Monday, January 6, 2014

Mid Winter Roundup

Wes Bolton getting some sick air in the Meadows, Montana Snowbowl.
Happy New Year, everyone!  It's winter and we've been at it, as usual.  While it hasn't been coming in feet, the Northern Rockies are receiving consistent small snow storms and conditions have been pretty good.  About average for this time of year.  This week looks to be no different, with several small weather disturbances due to drop a few more inches in the mountains.  The valley is another story.  Not a good year for those of us that also enjoy XC and skating.  Up on the hill is where you need to be.

This time of year, I often feel thankful for my Mom teaching me to ski when I was only 5 years old.  It's given me a lifetime of enjoyment.  I wonder if there's been a study on skiers and the lack of seasonal depression.  If not, someone could have a pretty fun grad project!.  It's winter time and skiing is such a great way to enjoy yourself outside, stay fit, and hang with friends.  Rob got a GoPro for Christmas from his dad, so we've been having a lot of fun playing with it.  I've also been shooting video, in addition to the stills.  Hopefully we'll have enough good footage for a sweet end-of-season ski flick.

If you're venturing into the backcountry, make sure to take plenty of precautions.  Avalanche conditions have been a little freaky this year.  December's cold weather created a lot of faceted snow deep within the snowpack.  Please use caution on steeper wind-loaded slopes above 7,000 feet and dig before you drop!  The beacon parks at Lolo and Montana Snowbowl are great places to practice for the worst.  Until your next day in the mountains, here are a few teasers from me and Roberto.  Happy skiing and riding!

Monday, December 9, 2013

Winter Is Back

Sorry for the long hiatus, everybody.  Sometimes I just don't feel like writing much, I guess.  That's probably why I'm not a full time writer!  The guide season has come to a close, steelhead swinging came and went, and now we're back to winter recreation.  I had a great year on the Salmon this year, landing 8 fish, which was pretty remarkable, considering I still don't know what I'm doing!  Many thanks to all those in Bobcat Gulch who've helped me become a better Spey angler.

I'll be posting a lot more this winter, as I'm more pumped than ever to get out into the snow.  Remember, our Facebook page and this site are excellent sources of information for winter safety.  Make sure you dig a pit if you'll be skiing in the backcountry.  Our recent intense cold likely created some sleeping dragons that will soon be buried in our snowpack.  Here are a few shots from the early season for your viewing pleasure.

Jon Bentzel slashing November pow at Big Mountain in Whitefish

Rob Bell floating through Moose Creek Meadow, Lost Trail Pass

Bruce, bausin' it at the G-Spot, Lolo Pass

Thursday, July 25, 2013

Quiet in the Heat

Photo: Chad Dubose
Sorry for the long silence everybody, but I've come to realize that these days I'm just too busy in June and July to write much.  It's been a crazy season, with a few Smith trips and plenty of day floats around Missoula.

The real news right now is the heat and the river closures.  FWP has Hoot Owl Restrictions on the entire Bitterroot and much of the Clark Fork.  No fishing between 2pm and Midnight.  Mandatory.  Afternoon water temps are really high right now.  It looks as though we might get back into the 80s in a few days.  This would do wonders for the fishing, especially if coupled with nights in the 50s.  It didn't get below 65 last night in Missoula and that just isn't going to cool the water down much.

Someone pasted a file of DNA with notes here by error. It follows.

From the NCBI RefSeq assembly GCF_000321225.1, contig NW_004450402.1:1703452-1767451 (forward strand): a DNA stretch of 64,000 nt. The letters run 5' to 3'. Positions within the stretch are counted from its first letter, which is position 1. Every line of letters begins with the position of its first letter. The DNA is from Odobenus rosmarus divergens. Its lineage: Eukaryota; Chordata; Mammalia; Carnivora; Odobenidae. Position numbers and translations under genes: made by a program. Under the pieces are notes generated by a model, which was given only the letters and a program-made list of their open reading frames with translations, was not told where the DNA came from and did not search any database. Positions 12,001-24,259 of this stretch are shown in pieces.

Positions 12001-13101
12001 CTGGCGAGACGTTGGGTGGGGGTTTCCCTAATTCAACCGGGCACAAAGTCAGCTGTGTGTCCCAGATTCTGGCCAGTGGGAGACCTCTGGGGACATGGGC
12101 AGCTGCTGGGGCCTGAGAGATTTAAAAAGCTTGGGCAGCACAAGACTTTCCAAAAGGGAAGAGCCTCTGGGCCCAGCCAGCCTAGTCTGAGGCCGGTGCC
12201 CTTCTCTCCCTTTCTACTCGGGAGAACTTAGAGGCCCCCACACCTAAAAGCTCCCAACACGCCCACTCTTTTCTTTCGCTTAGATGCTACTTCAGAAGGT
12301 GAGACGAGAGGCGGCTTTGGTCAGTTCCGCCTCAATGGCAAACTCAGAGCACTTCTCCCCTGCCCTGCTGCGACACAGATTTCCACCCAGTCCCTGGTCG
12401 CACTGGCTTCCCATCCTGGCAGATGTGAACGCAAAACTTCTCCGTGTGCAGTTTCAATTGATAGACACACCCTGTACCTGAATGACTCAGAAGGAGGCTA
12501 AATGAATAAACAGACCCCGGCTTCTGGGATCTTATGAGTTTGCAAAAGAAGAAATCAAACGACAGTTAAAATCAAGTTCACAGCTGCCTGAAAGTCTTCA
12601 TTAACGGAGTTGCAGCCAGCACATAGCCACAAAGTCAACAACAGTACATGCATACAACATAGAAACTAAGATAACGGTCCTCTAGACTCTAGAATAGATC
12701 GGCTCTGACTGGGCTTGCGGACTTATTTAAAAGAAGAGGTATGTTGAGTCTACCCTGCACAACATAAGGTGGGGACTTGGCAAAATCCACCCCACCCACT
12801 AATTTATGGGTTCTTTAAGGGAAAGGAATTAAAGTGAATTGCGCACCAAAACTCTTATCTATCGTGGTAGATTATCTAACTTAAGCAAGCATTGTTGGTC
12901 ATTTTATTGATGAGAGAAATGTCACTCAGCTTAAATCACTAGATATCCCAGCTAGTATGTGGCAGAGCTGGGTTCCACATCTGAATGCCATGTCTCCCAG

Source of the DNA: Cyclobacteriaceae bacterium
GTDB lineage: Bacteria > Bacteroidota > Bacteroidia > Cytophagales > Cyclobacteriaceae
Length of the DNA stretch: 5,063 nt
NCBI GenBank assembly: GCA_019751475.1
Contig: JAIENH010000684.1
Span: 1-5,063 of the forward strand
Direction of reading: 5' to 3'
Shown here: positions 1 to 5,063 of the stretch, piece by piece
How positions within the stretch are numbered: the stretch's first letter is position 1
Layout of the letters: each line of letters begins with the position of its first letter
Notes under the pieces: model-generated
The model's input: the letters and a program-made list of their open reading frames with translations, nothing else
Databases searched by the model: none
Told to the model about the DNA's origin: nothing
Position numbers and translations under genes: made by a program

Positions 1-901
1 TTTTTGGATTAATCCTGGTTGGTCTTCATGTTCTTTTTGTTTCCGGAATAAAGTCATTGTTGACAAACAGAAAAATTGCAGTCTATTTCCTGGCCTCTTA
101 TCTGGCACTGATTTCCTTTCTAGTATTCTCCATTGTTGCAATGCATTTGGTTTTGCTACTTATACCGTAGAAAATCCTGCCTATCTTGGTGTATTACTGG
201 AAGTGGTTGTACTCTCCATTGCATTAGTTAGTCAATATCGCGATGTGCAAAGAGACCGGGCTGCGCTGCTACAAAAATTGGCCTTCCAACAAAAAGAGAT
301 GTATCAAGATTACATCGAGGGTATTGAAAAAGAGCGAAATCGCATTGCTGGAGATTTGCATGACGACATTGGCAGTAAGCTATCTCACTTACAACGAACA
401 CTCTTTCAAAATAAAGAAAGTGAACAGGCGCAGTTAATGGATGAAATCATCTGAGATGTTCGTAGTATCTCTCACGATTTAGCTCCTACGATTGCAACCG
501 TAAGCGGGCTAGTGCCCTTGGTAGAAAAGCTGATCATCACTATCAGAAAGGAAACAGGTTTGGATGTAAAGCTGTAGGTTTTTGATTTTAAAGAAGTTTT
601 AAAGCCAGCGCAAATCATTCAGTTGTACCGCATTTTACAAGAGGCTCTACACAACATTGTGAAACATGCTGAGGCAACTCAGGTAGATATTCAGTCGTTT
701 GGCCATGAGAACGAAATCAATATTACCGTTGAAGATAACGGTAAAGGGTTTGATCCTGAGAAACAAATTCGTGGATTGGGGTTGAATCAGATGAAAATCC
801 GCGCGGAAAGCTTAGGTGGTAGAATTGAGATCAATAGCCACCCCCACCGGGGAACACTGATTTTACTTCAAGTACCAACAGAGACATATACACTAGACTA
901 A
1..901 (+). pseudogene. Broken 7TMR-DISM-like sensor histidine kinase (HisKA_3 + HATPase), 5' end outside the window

In any case, please abide by the closures.  If you need a refresher on why hot water is bad for trout, read my article from last season,  Water Temps and Trout Safety In the Summer.  It's sad but this stuff is now becoming pretty much a yearly occurrence, unless we have way above average snowfall in the winter.  For me, this just hammers home the need for water sharing agreements on every trout stream in the West.  Let's hope the heat dials back soon.

Anyway, leave the fish alone in the heat and check some of these great shots from Chad, with developing by me from our night off on the Mo last week!  Team photography! Tight lines.

Photo: Chad Dubose

Photo: Chad Dubose

Thursday, May 2, 2013

Upper and Lower Clark Fork Reunited

Yesterday was a happy day.  For the first time in a long time, it was possible and legal to float from Turah through the Blackfoot-Clark Fork confluence into East Missoula.  It was a busy day for the stretch, with at least 20 groups showing up for the inaugural day.

Many people were less than impressed by the detail in the Missoulian article on the opening so I thought I would give you a report on the river hazards, fishing, and some photos in case you are also feeling adventurous.

Hazards first.  Shortly after you pass under the Turah bridge, the river splits in two.  If you go left, you have to deal with a minor log jam.  While the FWP guys said they lined it, I don't believe this is necessary.  We didn't run it (went right) but if you do, just make sure you stay right.  You can sneak around it, but you need to row over the first part of the log before you can pull right into the slot around it near the bank.  Be careful not to catch the stern and spin the boat.

Left channel log jam below Turah Bridge
If you choose to go right at the split, you will see that the river splits again into three channels.  The left most channel flows back to the main left braid and is tight but probably floatable.  I just wouldn't do it.  If you go far right in the right channel, you'll end up in a thicket.  Don't go far right.  The correct channel is the center one.  It is narrow but passable.  You'll notice a boat-width gap between two standing cottonwoods that you have to squeeze.  It's an adventure in the tight bushes, but nothing too dangerous.